“You can go to any financial institution, bank, fund company, or online institution, and do a direct rollover of your myRA funds to your Roth IRA,” Slott continued. “If you don’t already have a Roth IRA, they will set it up for you quickly, or you can do that yourself with some of the online institutions.”
A Roth IRA is a good alternative to the myRA, but is the government planning to do anything else to help low-income savers? A few states have a plan.
How the government can help
- Some states want to set up their own auto-IRAs
Many financial experts agree making retirement savings automatic is key to boosting account balances. If people have to opt-out of contributions, rather than opt-in, they’ll be more likely to save. That’s why some employers automatically enroll all workers in their 401(k).
Unfortunately, only 14% of U.S. employers offer a workplace retirement plan. Those who aren’t getting any retirement help from their employer have to go through the trouble of opening their own IRA (or until recently a myRA), a hurdle too great for many people.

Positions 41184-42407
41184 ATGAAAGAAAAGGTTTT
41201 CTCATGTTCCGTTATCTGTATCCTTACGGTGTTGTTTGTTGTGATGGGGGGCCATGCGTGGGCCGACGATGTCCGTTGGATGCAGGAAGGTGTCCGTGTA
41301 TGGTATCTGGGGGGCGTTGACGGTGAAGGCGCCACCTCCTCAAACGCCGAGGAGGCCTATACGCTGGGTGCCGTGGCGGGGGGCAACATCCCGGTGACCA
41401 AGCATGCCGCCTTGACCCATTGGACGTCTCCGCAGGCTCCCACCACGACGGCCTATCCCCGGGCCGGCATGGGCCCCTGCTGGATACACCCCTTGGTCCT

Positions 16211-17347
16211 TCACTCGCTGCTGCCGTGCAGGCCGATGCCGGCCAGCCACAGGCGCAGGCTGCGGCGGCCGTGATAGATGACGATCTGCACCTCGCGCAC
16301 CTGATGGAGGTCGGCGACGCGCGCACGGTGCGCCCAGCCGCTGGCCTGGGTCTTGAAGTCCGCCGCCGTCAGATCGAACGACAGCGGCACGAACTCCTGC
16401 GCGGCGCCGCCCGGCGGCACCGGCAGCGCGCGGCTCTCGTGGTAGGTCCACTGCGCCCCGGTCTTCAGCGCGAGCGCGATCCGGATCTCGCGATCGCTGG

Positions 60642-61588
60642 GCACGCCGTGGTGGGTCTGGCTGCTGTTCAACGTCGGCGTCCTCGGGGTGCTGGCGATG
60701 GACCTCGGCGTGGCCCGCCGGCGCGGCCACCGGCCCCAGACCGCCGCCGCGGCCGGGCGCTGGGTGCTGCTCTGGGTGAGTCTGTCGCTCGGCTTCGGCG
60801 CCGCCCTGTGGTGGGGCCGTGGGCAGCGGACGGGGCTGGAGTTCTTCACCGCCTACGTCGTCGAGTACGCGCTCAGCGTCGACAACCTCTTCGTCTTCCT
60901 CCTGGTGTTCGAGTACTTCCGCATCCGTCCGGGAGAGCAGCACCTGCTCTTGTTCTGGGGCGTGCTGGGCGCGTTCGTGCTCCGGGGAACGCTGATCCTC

To address the problems, several states have floated the idea of setting up automatic IRA plans for all workers. Oregon, California, Illinois, Connecticut, and Maryland have all passed laws requiring private employers to either enroll workers in a traditional retirement plan, such as a 401(k), or the state’s auto-IRA. So far, only Oregon’s plan has gone live. The trial phase of OregonSaves started in July 2017 and is set for a wider roll out in 2018.
The auto-IRAs have broad support, noted InvestmentNews, with both left- and right-leaning organizations praising efforts to get people to save more. But some in the financial industry have pushed back, saying the plans are bad for investors and will reduce competition. In January, President Donald Trump issued a resolution to get rid of an Obama administration regulation that supported such state-developed plans.
We’ll have to wait and see whether this new generation of retirement plans takes hold. In the meantime, most people are still on their own when it comes to figuring out how to save for retirement.